Then if the email address is leaked, gets spammed out, or whatever, I can just kill it off, create another, and change the account email address / username. The up front work is a little tedious, but again, worth it. And the best part, when you have your own domain name, email aliases are essentially free — I’ve about 100 now. And there is no reason you can’t use any old crap domain name either.

Good luck!

11 comments:

Doug Burks said...

Great post!

Per Jeremiah's request, I'm adding my comment from Twitter.

Another option that doesn't require running your own domain is that some email providers allow users to use "plus" aliases:
https://support.google.com/mail/answer/12096?hl=en

However, there are some websites that don't allow the plus sign in email addresses, so it's not a universal solution.

Adam Fowler said...

I do this but have a catchall on my domain do i dont need to create aliases. If one gets soammed then I'll block that specific alias.

Adam Fowler said...

I do this but have a catchall on my domain do i dont need to create aliases. If one gets soammed then I'll block that specific alias.

Anonymous said...

Occasionally I run into a problem where I must be able to send from the designated email address as well as receive mail to it, or it must match some other system's email-based username. These can be quite annoying to work around.

Anonymous said...

Sending from a specific address when using aliases is a tiny bit annoying, but still possible at least.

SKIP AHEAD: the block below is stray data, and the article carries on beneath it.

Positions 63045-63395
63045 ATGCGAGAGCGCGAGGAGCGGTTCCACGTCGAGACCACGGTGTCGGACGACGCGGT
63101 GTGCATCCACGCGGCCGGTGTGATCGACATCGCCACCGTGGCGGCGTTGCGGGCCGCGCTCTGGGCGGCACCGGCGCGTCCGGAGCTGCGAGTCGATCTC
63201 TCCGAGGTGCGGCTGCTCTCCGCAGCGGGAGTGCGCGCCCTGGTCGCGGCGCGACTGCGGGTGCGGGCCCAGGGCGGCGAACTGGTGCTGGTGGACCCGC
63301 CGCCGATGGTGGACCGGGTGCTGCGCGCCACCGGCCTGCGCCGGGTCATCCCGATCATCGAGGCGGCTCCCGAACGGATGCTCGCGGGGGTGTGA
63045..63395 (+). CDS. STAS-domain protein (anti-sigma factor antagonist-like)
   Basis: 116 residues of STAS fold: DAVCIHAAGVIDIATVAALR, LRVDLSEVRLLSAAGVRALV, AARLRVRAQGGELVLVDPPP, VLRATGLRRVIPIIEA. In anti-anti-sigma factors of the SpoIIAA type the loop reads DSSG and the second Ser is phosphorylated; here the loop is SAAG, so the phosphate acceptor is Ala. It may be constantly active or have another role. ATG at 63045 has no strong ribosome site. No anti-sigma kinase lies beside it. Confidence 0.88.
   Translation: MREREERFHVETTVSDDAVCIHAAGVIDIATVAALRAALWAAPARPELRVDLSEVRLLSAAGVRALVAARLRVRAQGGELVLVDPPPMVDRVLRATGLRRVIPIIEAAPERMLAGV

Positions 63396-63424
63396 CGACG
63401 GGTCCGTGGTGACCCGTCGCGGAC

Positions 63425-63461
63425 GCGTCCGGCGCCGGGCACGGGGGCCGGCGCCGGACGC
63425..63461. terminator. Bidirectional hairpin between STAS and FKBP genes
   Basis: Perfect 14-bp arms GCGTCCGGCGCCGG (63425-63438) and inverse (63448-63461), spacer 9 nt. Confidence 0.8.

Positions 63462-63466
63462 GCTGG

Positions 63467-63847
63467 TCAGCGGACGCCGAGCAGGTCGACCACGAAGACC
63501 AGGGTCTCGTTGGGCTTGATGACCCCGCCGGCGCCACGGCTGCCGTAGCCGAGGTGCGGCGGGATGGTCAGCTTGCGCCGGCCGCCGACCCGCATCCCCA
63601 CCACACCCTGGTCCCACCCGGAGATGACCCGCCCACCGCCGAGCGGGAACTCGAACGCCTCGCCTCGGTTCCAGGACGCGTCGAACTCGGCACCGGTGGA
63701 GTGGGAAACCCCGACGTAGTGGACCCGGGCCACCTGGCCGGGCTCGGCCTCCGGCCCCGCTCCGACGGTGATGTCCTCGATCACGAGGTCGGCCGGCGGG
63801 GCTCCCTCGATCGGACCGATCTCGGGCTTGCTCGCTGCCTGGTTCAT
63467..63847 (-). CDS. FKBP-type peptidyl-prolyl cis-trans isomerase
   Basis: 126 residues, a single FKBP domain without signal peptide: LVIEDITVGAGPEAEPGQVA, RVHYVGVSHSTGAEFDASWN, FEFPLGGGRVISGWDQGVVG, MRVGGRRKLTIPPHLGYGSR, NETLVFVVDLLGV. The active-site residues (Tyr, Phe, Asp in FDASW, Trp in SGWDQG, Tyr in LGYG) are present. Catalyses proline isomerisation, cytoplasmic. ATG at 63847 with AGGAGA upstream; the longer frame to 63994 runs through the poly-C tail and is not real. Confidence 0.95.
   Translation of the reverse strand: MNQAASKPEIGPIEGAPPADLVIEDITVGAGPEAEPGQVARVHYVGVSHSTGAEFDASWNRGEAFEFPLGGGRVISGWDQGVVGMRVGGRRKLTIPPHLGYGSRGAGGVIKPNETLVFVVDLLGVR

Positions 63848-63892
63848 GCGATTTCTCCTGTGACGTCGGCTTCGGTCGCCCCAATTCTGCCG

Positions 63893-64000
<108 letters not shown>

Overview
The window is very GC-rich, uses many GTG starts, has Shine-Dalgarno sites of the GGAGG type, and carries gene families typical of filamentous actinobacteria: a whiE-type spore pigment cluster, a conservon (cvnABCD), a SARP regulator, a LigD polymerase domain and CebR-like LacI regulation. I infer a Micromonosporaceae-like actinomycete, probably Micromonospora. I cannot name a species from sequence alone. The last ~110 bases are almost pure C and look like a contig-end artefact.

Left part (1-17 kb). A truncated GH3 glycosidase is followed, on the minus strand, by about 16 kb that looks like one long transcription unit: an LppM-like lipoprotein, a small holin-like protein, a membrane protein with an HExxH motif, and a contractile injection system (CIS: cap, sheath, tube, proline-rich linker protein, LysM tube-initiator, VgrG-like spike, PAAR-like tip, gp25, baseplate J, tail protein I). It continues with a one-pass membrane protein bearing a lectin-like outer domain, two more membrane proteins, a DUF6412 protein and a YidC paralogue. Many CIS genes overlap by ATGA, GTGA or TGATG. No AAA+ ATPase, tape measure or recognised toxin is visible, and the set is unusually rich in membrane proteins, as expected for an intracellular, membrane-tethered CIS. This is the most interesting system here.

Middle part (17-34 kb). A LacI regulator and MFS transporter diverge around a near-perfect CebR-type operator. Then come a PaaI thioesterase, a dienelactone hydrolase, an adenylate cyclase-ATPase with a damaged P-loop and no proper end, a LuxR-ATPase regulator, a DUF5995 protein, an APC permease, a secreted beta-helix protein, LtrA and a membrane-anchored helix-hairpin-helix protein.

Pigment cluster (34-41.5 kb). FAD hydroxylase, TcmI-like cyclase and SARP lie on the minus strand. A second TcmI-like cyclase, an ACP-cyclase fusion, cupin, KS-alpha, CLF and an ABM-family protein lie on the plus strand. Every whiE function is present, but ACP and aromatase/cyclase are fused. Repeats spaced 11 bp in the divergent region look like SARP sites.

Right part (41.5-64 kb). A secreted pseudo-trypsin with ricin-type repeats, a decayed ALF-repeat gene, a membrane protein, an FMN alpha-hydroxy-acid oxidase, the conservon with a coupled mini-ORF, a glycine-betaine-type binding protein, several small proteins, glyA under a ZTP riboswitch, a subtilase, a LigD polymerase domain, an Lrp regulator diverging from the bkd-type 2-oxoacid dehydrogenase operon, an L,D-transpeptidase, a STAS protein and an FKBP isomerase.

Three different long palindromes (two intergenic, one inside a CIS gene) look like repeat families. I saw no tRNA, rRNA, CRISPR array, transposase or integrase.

Configure the actual email-address you want to send from in your mailclient by just changing the front part of the already set-up address and you will send the mail from this address when using this account.

Anonymous said...

Something you might wist to take into account is that your mail host might limit email aliases - I use GApps and they limit you to 50 aliases per real account, but that might be b/c I'm on a grandfathered free account.

One way to get around this is to have "category accounts" - e.g. money@, shopping@ - and tie the aliases to those accounts; this also provides an additional benefit that you can archive emails in the category account inboxes before you forward them to your main account, so if you just delete things in your main account you have a backup. Obviously you might not want to do this for your category inbox dealing with sketchy things

skomak said...

Great idea, I had it in my mind for a long time but maybe just slow down for a while and implement it for myself :)

Jamie said...

Re plus addresses, some email providers (Fastmail for example) allow you to use subdomains in the same way: anything@username.domain.com

Tamizh Selvan said...

Truly said jeremiah, email id and username are unique for everyone. You know what our future generation won't be having a username available for them few years later.